World trade back to pre-crisis level, uncertainty looms: WTO

16:22, April 08, 2011      

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World exports in real terms surged by 14.5 percent 2010, reclaiming the ground it lost during the financial crisis, however there were clouds over future growth, the Geneva-based World Trade Organization (WTO) said in its annual world trade report, issued Wednesday.

"World trade bounced back strongly in 2010," WTO Director-General Pascal Lamy told the media at the report's release. "Only one year after falling by 12 percent, export volumes rebounded by 14.5 percent, which is the largest annual expansion on record," he said.

However, due to recent political turmoil in the Middle East and price hikes for oil and other primary commodities, WTO is more cautious in its outlook for 2011, forecasting a modest 6.5 percent increase for the year.

The global trade regime noted in particular the natural and nuclear disasters in Japan.

WTO forecast Japan's exports to decline by 0.5 percent to 1.6 percent in 2010, with imports rising between 0.4 and 1.3 percent, a relatively mild downgrade. The forecast was based on WTO research of trade effects from natural disasters, which indicates a relatively small economic impact from natural disasters after the initial shock.

The medium-and long-term impact from Japan's disasters on overall world goods trade "should be small," said WTO Chief Economist Patrick Low, "but the pattern of trade is clearly going to be affected and certainly in the short run, on account of Japan's key role as a supplier of intermediary goods, particularly electronic components and auto parts."

WTO expected disaster-affected goods from Japan with close substitutes might be imported from other countries, or purchased domestically, whereas goods that did not have substitutes would experience temporary shortages, before being compensated by higher demand.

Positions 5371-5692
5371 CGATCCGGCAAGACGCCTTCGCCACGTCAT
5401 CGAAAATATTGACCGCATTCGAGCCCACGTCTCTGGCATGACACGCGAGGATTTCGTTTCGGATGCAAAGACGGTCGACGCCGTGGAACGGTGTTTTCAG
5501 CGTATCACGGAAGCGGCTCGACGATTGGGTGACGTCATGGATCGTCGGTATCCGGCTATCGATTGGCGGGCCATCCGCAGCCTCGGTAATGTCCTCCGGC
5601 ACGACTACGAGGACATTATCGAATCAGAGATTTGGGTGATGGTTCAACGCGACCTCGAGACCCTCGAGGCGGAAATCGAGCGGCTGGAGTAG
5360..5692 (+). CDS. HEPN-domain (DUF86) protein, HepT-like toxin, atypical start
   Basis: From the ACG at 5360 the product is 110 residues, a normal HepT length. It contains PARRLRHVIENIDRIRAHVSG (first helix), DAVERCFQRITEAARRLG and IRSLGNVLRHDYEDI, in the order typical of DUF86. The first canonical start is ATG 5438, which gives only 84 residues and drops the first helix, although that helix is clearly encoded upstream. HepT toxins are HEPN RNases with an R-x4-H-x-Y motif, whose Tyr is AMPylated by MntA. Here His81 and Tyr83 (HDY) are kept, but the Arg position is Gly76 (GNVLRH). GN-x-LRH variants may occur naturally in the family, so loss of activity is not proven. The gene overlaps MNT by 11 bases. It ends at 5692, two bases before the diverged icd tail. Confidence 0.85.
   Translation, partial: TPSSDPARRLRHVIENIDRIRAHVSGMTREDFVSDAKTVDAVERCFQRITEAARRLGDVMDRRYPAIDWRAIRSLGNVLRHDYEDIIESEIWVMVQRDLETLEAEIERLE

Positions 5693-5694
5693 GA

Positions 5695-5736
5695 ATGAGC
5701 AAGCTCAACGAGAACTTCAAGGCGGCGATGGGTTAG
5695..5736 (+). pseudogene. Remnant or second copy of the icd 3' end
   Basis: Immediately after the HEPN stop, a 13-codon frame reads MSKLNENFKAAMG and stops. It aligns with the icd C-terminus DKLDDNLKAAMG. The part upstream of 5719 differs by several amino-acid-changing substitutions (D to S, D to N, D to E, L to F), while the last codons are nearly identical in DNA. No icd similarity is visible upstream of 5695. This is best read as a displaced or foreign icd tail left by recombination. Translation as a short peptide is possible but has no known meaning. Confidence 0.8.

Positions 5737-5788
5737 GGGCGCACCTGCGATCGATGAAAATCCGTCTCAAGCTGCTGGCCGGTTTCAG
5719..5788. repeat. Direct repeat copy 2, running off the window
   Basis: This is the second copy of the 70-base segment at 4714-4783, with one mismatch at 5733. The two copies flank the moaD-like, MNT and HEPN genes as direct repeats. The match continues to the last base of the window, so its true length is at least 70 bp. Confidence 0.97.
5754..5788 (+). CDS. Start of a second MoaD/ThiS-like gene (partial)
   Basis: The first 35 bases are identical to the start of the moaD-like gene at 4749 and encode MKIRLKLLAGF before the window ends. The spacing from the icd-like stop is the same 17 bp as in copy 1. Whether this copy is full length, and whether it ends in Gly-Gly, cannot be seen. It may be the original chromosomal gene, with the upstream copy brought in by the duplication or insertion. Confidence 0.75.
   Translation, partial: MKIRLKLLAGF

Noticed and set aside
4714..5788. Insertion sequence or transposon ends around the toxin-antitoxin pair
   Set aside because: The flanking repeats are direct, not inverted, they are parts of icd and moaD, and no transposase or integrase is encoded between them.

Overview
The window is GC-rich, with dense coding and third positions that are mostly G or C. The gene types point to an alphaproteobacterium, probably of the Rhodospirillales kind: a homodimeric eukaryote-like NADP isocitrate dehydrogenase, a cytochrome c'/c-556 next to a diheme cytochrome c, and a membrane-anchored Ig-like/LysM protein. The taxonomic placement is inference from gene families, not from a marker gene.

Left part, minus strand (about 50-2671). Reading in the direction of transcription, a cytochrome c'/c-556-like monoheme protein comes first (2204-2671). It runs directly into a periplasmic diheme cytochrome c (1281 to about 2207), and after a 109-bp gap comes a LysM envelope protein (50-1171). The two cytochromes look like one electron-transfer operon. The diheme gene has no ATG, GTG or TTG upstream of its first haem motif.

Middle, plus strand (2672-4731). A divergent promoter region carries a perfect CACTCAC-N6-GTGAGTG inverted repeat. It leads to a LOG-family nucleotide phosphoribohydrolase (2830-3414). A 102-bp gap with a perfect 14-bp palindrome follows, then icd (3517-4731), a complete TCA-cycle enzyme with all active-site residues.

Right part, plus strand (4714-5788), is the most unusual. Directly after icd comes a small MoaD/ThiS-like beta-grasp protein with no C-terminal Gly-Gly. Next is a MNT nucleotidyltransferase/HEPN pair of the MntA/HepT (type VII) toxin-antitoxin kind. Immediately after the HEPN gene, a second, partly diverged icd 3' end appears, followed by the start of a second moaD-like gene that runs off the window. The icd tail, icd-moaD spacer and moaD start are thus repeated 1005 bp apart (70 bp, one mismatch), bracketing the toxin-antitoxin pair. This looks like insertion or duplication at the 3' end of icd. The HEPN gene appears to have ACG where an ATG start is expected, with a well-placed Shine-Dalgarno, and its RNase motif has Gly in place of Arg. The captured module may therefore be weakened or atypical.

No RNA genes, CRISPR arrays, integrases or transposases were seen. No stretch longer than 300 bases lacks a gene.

The possibility of progress in the multilateral trading system, represented by the Doha Round Negotiations, stalling is another factor that might undermine the potential of global trade.

"Our negotiations are going through a very difficult stage," Lamy said.

He compared the multilateral trading system with a mule, which was reliable, endurable and dependable. "The difficulty with mules is that they sometimes get stuck. They don't go backwards but they refuse to move forwards either. And this is a bit of what's happening with the multilateral trading system today," Lamy said.

The Doha Round has encountered serious problems in sector negotiations, as members still can not bridge the apparent gaps in areas such as Agriculture and Non-agricultural market access (NAMA).

In the meantime, Low, the chief economist, said emerging economies had injected new dynamics into global trade. "The emerging economies are certainly doing a great deal by way of pushing up the global average," he said.

And the region of Asia, which covers many of the emerging economies, had outperformed all other regions with an increase of 23 percent in terms of export volume.

China led the growth by a massive 28 percent growth in exports and imports up by 22 percent, while India's exports and imports gained around 20 percent and 11 percent, respectively.

"For China, this means a real increase in trade growth about 15 percent higher than the 2008 level," Low said, noting the country had not only regained the losses suffered during the financial crisis, but also made marked progress.

Source: Xinhua
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